Simply the Best…

Got to love a bit of Tina

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Victorinox Swisstool. The one with the scissors rather than the serated blade. This from a man who used to live in Sheffield and has also owned various Leatherman tools.
Not the best steel to hold an edge, not the strongest blade, doesn’t have a corkscrew.
But overall the most user-friendly, useful, everyday use item I have ever bought and used. I use mine every single day, from cutting/filing nails to prising open boxes, doing-up/undoing screws, opening beer, opening beans, holding items, cutting wire - it’s just so useful.
If I lost it (touch wood), I’d have to replace it.

Yup, people have different lives and therefore different requirements. I used a Henry many years ago when I was student and had a cleaning job in the evenings. Thing got never clogged up. We now have a busy family and I’ve outlived many fancy vacuum cleaners all retired by me in frustration since a simple toothpick can clog the thing up.

Never happened with a Henry back in the days.

I’ll order one tomorrow.

Ps, I have a spare part of Naim Nac A5 which is very useful to unclog a vacuumcleaner. Its flexible (to some extend) but one can apply serious power to push through dustballs too. If not the best loudspeakercable, Nac A5 is unbeaten for this purpose!

Best secateurs: Tobisho A-Type

Best loppers: Felco No.22. These are the best for general use, for up to about an inch. For thicker material you’d be better off with a geared model, but they need much more room to use, slower and are a bit cumbersome.

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Yes the Makita system is superb and when you have the batteries, the options are many.

Andy, I worked for a company that supplied construction materials but we also run some Utility supply chains one being in the gas sector.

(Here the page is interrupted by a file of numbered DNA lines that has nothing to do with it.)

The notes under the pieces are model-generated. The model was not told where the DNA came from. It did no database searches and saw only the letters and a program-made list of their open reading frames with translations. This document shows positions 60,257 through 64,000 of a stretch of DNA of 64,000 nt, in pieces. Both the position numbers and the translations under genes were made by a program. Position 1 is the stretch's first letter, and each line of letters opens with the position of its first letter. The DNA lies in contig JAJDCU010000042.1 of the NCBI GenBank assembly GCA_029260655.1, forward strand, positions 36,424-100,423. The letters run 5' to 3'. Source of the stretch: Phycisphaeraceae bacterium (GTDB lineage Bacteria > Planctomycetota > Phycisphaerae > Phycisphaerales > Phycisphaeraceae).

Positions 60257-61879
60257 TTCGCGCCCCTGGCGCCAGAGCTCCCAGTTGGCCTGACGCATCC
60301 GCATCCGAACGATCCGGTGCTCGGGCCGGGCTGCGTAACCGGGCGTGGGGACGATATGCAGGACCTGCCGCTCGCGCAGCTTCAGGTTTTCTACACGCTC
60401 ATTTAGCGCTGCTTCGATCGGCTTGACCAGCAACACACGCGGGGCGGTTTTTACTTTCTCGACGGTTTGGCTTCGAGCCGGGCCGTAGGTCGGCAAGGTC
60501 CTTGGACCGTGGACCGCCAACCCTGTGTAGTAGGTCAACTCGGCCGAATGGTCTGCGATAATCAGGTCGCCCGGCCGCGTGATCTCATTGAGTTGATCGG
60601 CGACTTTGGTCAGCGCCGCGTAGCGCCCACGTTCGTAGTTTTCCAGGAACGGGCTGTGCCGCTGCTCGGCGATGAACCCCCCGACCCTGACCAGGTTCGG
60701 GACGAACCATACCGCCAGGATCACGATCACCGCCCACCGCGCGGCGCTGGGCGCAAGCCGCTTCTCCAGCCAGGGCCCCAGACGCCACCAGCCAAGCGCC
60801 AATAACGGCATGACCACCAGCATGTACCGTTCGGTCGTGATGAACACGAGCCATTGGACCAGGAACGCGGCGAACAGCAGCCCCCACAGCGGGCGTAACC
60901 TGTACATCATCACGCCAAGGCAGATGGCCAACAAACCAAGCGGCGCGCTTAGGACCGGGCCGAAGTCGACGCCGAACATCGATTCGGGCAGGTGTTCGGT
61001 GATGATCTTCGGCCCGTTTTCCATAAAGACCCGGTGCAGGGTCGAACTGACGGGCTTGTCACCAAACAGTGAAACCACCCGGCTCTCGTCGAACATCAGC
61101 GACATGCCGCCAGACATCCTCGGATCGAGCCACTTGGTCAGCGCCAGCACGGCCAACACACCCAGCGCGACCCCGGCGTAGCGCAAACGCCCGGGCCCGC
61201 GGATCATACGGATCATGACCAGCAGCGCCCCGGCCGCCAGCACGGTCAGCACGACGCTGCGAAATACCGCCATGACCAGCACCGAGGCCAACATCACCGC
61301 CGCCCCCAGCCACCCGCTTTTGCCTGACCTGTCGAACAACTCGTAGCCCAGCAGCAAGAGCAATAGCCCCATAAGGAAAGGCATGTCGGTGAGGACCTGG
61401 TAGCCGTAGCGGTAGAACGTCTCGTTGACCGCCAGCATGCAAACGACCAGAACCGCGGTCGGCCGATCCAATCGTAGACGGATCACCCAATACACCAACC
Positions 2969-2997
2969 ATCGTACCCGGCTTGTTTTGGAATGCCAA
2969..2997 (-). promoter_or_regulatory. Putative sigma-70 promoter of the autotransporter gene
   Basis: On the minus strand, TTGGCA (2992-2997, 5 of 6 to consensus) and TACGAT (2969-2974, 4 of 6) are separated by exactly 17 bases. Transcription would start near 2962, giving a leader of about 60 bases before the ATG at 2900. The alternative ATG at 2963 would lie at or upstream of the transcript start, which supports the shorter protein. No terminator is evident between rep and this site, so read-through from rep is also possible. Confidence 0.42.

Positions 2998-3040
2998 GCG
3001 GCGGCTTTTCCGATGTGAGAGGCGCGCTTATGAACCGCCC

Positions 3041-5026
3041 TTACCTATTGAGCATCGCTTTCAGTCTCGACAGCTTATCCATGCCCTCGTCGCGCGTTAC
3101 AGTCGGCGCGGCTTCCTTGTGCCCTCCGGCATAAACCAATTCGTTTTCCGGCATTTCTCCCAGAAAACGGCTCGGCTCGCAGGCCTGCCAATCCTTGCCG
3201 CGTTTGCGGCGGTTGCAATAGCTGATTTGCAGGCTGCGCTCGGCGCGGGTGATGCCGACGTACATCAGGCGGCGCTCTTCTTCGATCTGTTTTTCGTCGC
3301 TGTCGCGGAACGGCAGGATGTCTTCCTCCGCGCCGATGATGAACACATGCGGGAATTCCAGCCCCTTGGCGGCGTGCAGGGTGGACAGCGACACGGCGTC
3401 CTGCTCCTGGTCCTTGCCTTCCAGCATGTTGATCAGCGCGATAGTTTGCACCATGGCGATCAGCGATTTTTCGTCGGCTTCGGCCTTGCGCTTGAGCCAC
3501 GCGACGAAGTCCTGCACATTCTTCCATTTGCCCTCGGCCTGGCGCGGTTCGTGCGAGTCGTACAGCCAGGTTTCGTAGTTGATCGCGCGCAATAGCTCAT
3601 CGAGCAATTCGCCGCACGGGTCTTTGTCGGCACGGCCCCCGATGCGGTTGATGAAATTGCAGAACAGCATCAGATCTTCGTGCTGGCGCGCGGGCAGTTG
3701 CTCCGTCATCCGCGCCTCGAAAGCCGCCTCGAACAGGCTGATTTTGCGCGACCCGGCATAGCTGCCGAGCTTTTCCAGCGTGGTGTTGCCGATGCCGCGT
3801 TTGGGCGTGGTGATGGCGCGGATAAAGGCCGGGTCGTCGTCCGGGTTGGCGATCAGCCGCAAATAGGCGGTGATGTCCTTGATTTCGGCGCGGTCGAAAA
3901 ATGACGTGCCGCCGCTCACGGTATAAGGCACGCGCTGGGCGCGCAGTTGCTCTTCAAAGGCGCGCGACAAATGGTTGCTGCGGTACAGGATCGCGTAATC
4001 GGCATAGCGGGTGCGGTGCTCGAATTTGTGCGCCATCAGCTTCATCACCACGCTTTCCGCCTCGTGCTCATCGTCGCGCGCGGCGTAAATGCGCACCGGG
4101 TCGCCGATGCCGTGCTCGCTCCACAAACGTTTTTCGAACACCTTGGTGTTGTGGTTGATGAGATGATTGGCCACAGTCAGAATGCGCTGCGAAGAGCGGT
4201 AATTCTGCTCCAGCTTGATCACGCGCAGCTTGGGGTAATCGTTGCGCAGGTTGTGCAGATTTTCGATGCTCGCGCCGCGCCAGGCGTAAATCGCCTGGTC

Part of my responsibilities was to ensure the supply of commercial vehicles, forklifts and rackng etc were delivered and set up for these contracts.

The gas utility I found rather interesting the engineers safety footwear was not allowed to have any metal protection but was either carbon or any other non sparking compliant materials.

Being a motor technician prior to moving up through the ranks I found some of the hand tools to be of particular interest in fact some were made of brass type material ie spanners hammers etc etc must have cost a fortune?

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My life! I just googled them…
Brass spanner set is close to £1000!!

I bet they all get put back in order at the end of the day :joy:

Felco.

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My mum told me about these… :joy:
Best Secateurs

For best economy value for money - Bosch

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I like my Felco secateurs, or rather, I would like them if it wasn’t for one major limitation. The return spring us so feeble that as soon as you get the slightest bit of sap or dirt on the blade (which often means after just one or two cuts) you have to pull them open every time.
Maybe I got a duff pair. I should probably just buy a replacement spring, although they were like that from new.